What Happened With Surveillance Technology Oversight in San Diego

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Photo Credit: Chris Grafton

San Diego's new Surveillance Technology Oversight ordinance made a big splash this week as people became aware the law had quietly received final approval on August 2, 2022. Local and national news organizations eventually caught on, hailing the ordinance as a victory for San Diegans who are taking back control of mass surveillance.

But since then, several people have asked me some form of the same question.

What does San Diego's new surveillance ordinance actually do?

Fair enough. Even though I and other TRUST SD groups have been working on this for almost 3 years, it is brand new to many others. So now may be a good time to re-introduce the ordinance to a wider audience.

Article 11 of Chapter 5 of the San Diego Municipal Code, relating to the Transparent and Responsible Use of Surveillance Oversight.

Here's a link to the law as passed on August 2. They named the law after our coalition, which we thought was a very kind nod to the community. I'll be referring to sections in the law below for those who want to tie out the steps to the actual wording.

Our New Process for Reviewing Surveillance Technology

๐Ÿ’ก San Diego city staff think they have a great idea to use surveillance technology.  

  1. Prior to acquisition or a change of capability of surveillance technology (which is defined in ยง511.0101(m)), City staff must write a policy that will formally control how and when the technology will be used. ยง511.0102(e)(1)

    The policy is called a "Surveillance Use Policy" and the policy is required to contain the items specified in ยง511.0101(o). This document must be a public record and must be posted publicly and kept up to date. ยง511.0103(c) and (d).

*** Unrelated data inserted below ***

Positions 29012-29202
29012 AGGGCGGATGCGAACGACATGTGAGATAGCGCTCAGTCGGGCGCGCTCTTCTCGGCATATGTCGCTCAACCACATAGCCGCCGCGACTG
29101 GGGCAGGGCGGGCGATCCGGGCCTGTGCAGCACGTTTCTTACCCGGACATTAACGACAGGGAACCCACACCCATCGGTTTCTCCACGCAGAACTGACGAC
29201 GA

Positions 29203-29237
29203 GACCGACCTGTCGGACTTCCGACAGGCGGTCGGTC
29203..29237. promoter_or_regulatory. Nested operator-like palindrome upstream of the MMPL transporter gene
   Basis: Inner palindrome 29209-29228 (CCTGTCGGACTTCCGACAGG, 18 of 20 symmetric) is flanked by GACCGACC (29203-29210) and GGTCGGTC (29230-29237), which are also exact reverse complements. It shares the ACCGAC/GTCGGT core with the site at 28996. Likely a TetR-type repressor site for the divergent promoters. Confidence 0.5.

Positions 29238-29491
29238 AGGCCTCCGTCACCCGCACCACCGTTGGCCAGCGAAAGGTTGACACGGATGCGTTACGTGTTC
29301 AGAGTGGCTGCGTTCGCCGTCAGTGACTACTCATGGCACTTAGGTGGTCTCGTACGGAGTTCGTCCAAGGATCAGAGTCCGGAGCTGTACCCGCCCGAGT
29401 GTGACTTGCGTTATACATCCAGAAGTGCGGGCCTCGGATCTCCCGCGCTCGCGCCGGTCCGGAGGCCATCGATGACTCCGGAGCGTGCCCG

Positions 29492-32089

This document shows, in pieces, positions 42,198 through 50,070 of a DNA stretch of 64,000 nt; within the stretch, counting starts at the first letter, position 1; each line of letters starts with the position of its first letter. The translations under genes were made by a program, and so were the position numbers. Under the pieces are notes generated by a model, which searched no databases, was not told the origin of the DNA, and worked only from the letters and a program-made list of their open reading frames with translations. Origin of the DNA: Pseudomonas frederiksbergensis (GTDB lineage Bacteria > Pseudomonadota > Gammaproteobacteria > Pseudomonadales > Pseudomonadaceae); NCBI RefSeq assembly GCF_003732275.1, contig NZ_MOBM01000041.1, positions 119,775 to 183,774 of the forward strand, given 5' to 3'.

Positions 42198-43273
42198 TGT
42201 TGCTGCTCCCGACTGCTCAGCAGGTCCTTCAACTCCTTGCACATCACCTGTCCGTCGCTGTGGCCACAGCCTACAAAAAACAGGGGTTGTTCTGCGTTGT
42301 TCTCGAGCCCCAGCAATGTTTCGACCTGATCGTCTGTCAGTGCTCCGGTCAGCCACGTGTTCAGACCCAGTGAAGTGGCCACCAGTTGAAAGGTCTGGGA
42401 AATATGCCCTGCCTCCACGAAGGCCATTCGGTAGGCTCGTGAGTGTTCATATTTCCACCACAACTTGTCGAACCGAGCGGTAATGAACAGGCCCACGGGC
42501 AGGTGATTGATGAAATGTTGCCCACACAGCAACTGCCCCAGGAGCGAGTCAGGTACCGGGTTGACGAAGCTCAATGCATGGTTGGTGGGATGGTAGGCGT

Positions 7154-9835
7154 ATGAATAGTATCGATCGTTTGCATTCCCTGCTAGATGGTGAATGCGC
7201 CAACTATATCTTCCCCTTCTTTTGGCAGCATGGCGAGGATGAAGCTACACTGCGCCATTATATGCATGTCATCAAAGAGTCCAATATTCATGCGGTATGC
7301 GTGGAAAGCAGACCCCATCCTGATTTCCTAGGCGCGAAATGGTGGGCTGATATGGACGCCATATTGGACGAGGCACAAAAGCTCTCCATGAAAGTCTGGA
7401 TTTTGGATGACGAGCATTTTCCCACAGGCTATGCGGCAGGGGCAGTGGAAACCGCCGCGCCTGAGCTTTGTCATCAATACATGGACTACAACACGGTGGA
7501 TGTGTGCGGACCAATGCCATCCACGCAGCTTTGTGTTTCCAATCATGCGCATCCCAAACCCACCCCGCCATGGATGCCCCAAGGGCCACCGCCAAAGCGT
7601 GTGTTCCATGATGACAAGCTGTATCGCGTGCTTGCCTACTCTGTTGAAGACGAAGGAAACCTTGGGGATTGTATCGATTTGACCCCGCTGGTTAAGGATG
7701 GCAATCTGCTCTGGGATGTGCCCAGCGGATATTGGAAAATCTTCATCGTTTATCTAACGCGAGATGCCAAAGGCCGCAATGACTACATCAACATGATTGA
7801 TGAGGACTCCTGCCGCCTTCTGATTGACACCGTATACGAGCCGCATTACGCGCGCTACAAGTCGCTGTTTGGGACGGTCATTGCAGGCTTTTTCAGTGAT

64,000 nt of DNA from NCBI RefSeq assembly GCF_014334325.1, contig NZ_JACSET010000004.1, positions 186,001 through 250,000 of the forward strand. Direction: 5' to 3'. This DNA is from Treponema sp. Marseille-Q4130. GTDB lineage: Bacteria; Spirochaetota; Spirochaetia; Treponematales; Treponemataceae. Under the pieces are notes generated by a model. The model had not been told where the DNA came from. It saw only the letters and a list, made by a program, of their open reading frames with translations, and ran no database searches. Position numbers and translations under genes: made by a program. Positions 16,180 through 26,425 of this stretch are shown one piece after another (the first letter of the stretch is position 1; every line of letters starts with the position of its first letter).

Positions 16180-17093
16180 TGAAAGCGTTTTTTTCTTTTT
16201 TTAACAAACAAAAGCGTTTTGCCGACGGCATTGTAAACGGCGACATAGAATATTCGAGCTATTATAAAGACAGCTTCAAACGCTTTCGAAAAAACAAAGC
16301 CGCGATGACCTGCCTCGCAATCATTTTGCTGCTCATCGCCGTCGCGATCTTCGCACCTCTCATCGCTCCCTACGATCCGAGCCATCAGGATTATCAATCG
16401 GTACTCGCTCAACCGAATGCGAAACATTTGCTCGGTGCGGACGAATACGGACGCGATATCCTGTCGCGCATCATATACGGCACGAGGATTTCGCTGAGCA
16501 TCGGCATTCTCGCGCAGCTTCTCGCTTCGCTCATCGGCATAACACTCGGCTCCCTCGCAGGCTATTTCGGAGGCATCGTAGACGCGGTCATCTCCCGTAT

2. City staff must hold at least one meeting in each City Council district where they propose to deploy the technology. ยง511.0102(e)(2)

  3. City staff must study how the technology will impact San Diegans and then write a "Surveillance Impact Report."

    Specific categories of information must be included, as described in ยง511.0101(n). This document must be a public record and must be posted publicly and kept up to date. ยง511.0103(c) and (d).

  4. With community meetings done, and with Use Policy and Impact Report written, the City staff must submit those documents to San Diego's new Privacy Advisory Board (PAB) for review. ยง511.0102(e).

  5. Through a process of public deliberation, the PAB may recommend the project be approved, modified, or rejected. The board has 90 days after City staff submit the use policy and impact report to do so. ยง511.0102(e)(3) and (4).

  6. The surveillance proposal will then advance to City Council for consideration at a normal meeting. City Council must consider the recommendation of the board. They also must meet other review requirements in order for the project to be eligible for their approval. ยง511.0103(b)(2)

  7. City Council may approve or reject the proposal. They also may condition their approval on additional community outreach. ยง511.0102(f)(2)

For the sake of surveillance technology in the city that already exists (existence being defined in ยง511.0109), it will be treated as new and be subject to the same process above, but it will be given a 1 year grace period from when the law takes effect, so that it can continue operating without approval only for that period of time. ยง511.0109.

There is an annual reporting requirement for each surveillance technology that is in use. ยง511.0105(a). City staff must author, and the PAB must review, the Annual Surveillance Report, which must contain information defined in ยง511.0101(a). The City staff must subsequently submit the report and the PAB's post-review recommendation to the City Council. City Council must annually reconsider the costs and benefits of using the technology, and whether improvements to the Surveillance Use Policy are needed, or whether the use of technology should stop. ยง511.0105(c).

There is a provision for use of unapproved surveillance technology in exigent circumstances, which triggers additional reporting and actions by all parties. See ยง511.0104 for more on that.

I will follow up shortly with another post regarding some of my analysis about why this law is really promising in some regards and also troubling in other regards.

But for now, if you wanted to know what just happened regarding surveillance technology oversight in San Diego, now you know.

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